A patent is an intellectual property right granted by the federal government to an inventor “to exclude others from making, using, offering for sale, or selling the invention throughout the United States or importing the invention into the United States” for a limited time in exchange for a detailed description of how to make and use the invention. In essence, the federal government is encouraging the disclosure of new products into the public domain by granting a limited monopoly to an inventor.
There are three types of patents.
- Utility patents may be granted to anyone who invents or discovers any new and useful process, machine, article of manufacture, or composition of matter, or any new and useful improvement thereof. Here is the process for obtaining a utility patent.
- Design patents may be granted to anyone who invents a new, original, and ornamental design for an article of manufacture.
- Plant patents may be granted to anyone who invents or discovers and asexually reproduces any distinct and new variety of plant.
Patent Law requires that the invention pass four hurdles before it can be patented. The invention must be:
- Novel, i.e., it has not been anticipated by anyone else anywhere in the world;
- Not obvious to a person with ordinary skill in the field; and
- Descriptively explained in the patent application so that a person having ordinary skill in the field can reproduce and use it.
The Patent Process:
- Creating a solution to a problem
- Searching to see if anyone has found the same or similar solution
- Deciding whether you want to pursue a patent or keep it as a trade secret
- Drafting a proper patent application that complies with the United States Patent & Trademark Office (USPTO) procedures
Everything after step 1 should include the advice of an experienced patent attorney. Hypothetically speaking, let’s say you have a fantastic idea and build a working prototype for a new invention. Everyone you show it to loves it. Friends and family are willing to invest in a new company to help you sell the product. You invest a year of your life into this and other people’s money only to receive a letter in the mail from a patent owner claiming that you are infringing his/her patent. The patent owner can legally ask for an injunction preventing you from making and selling your product, as well as damages. Monetary damages compensate the patent owner, and usually amount to as much as what the patent owner could receive as royalties under a reasonable patent license agreement. Furthermore, the patent owner can ask for lost profits that he/she normally would have received but for the introduction of your product into the market. And if you receive notice that your are infringing someone’s patent and continue without interruption, the judge can triple the monetary award for your flagrant behavior. In extraordinary cases, the judge can even force you to pay for the patent owner’s legal fees.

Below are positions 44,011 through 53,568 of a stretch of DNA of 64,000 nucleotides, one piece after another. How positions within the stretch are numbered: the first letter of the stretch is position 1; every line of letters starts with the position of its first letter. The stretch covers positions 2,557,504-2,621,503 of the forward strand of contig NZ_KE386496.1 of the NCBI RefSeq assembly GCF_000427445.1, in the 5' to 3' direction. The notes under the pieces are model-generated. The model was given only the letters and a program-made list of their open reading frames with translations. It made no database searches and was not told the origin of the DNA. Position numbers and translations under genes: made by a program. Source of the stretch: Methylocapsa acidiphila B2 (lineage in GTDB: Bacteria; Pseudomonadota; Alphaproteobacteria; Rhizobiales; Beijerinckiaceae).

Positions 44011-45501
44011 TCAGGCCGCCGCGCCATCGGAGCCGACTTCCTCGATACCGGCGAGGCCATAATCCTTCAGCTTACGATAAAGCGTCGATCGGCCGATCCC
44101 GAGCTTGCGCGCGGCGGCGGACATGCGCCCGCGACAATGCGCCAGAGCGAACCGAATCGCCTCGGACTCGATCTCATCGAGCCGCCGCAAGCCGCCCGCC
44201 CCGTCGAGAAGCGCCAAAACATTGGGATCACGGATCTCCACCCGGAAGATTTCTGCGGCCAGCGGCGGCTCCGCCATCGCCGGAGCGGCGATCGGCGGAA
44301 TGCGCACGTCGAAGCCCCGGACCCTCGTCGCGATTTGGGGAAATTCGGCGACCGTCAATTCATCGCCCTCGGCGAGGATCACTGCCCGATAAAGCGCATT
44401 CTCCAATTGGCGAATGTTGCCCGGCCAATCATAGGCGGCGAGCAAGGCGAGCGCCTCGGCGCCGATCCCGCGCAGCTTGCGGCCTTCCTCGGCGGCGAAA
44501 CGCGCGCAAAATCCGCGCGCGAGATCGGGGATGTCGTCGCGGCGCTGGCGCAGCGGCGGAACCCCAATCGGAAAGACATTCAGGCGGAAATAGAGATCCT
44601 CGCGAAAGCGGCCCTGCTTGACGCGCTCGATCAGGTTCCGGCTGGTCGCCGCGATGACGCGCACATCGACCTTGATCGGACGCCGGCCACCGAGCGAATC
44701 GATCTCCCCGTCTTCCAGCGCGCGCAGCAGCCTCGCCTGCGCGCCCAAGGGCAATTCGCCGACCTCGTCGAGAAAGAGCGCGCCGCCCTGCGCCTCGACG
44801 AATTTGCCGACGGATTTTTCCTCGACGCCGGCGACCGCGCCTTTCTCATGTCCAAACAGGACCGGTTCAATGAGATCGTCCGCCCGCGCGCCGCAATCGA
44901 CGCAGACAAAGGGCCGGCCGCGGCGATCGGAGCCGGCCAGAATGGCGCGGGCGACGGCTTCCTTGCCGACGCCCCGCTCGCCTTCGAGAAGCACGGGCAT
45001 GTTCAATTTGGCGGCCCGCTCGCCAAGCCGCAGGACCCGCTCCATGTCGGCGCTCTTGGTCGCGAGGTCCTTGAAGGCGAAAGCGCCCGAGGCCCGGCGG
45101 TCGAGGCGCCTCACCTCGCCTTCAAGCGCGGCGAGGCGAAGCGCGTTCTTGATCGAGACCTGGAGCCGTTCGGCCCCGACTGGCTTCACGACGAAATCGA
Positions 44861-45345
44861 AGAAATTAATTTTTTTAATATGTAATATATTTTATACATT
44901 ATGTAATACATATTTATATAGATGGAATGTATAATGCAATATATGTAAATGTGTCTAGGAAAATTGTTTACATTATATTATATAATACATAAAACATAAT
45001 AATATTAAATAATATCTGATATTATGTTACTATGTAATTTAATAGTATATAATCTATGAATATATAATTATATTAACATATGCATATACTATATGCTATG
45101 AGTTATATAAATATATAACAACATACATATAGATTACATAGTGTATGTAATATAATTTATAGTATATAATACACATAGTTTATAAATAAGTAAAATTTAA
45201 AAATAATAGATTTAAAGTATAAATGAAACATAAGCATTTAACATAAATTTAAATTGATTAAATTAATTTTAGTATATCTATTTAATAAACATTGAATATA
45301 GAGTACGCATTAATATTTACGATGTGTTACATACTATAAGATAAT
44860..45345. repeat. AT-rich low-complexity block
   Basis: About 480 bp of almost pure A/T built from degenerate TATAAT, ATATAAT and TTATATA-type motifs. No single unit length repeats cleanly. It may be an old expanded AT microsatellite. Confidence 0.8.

To prevent this hypothetical scenario, it is always advised to contact a patent attorney and perform a Freedom-to-Operate search. Even though this is something a new business owner would normally perform in-house, a patent attorney has years of experience and specialized education that permits a focused search and comprehension of the oft-used legalese found in patent claims.
A similar search can be done to see if the new product is patentable. This type of search incorporates the Freedom-to-Operate opinion, and also ensures that the invention is useful, new, and not obvious. Once this hurdle has been cleared, the patent attorney sits down with the inventor to prepare an appropriate patent application.
Navigating a patent application through the USPTO is a well-rehearsed dance. The patent application should be drafted broadly in an effort to capture every possible iteration of the invention. The USPTO examiner will conduct a search to see if the application has overcome the four hurdles mentioned above. Usually, the examiner will find some type of prior art and deny most, if not all, of the claims. At this point, the patent attorney and the inventor must decide how to proceed. Amending the application to narrow the scope of the claims to comply with the examiner’s objections is the easiest option. Sometimes, the patent attorney can use purely legal arguments to overcome the examiner’s objections. Other times, the inventor may want to abandon the application, or file a new application due to recent improvements. I cannot stress enough how instrumental a patent attorney is during this process.
Patents v. Trade Secrets
In the very beginning of the process, the inventor must determine whether the invention should be kept as a trade secret or disclose it during the patent process. Patents require the inventor to provide a detailed and enabling disclosure about the invention in exchange for the right to exclude others from practicing the invention for a limited period of time. Patents do expire, and when that happens the information contained within is no longer protected. However, unlike trade secrets, patents protect against independent discovery and reverse-engineering. Patent protection also eliminates the need to maintain secrecy. While most anything can be kept secret, there are limitations on what can be protected by a patent. If a given invention is eligible for either patent or trade secret protection, then the decision on how to protect that invention depends on business considerations and weighing of the relative benefits of each type of intellectual property. If the invention can easily be reverse-engineered, the inventor should pursue a patent.